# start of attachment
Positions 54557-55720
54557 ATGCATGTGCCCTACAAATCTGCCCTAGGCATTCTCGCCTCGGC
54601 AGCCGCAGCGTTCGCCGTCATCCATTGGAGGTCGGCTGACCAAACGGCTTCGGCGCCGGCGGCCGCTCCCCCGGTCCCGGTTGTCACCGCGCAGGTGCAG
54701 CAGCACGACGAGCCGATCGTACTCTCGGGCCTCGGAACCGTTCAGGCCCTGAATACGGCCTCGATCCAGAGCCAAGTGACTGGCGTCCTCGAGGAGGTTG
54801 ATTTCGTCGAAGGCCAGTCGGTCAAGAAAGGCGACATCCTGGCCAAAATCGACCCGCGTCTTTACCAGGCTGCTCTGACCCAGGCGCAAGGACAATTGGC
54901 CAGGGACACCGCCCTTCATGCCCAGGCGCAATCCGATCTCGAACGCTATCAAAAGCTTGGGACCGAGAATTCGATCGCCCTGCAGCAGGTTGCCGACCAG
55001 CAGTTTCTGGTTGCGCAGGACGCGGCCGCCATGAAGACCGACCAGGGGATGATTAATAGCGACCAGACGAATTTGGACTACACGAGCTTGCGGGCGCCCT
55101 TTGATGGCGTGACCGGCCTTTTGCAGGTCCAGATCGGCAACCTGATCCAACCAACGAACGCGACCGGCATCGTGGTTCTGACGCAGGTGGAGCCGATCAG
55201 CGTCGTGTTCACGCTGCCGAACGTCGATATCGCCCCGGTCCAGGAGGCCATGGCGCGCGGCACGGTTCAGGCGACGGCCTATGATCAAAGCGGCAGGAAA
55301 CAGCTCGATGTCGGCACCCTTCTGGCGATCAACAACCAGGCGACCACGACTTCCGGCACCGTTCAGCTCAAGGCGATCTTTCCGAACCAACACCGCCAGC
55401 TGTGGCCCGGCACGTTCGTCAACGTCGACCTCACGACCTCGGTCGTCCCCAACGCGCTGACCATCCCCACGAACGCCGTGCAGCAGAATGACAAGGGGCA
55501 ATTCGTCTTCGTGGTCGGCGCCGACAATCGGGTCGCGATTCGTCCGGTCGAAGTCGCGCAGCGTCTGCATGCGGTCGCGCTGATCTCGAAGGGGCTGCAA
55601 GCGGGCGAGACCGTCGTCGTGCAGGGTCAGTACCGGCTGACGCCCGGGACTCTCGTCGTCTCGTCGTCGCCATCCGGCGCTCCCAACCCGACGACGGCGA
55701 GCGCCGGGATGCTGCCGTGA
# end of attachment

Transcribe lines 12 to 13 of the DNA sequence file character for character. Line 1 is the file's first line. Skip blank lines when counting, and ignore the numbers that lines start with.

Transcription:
55501 ATTCGTCTTCGTGGTCGGCGCCGACAATCGGGTCGCGATTCGTCCGGTCGAAGTCGCGCAGCGTCTGCATGCGGTCGCGCTGATCTCGAAGGGGCTGCAA
55601 GCGGGCGAGACCGTCGTCGTGCAGGGTCAGTACCGGCTGACGCCCGGGACTCTCGTCGTCTCGTCGTCGCCATCCGGCGCTCCCAACCCGACGACGGCGA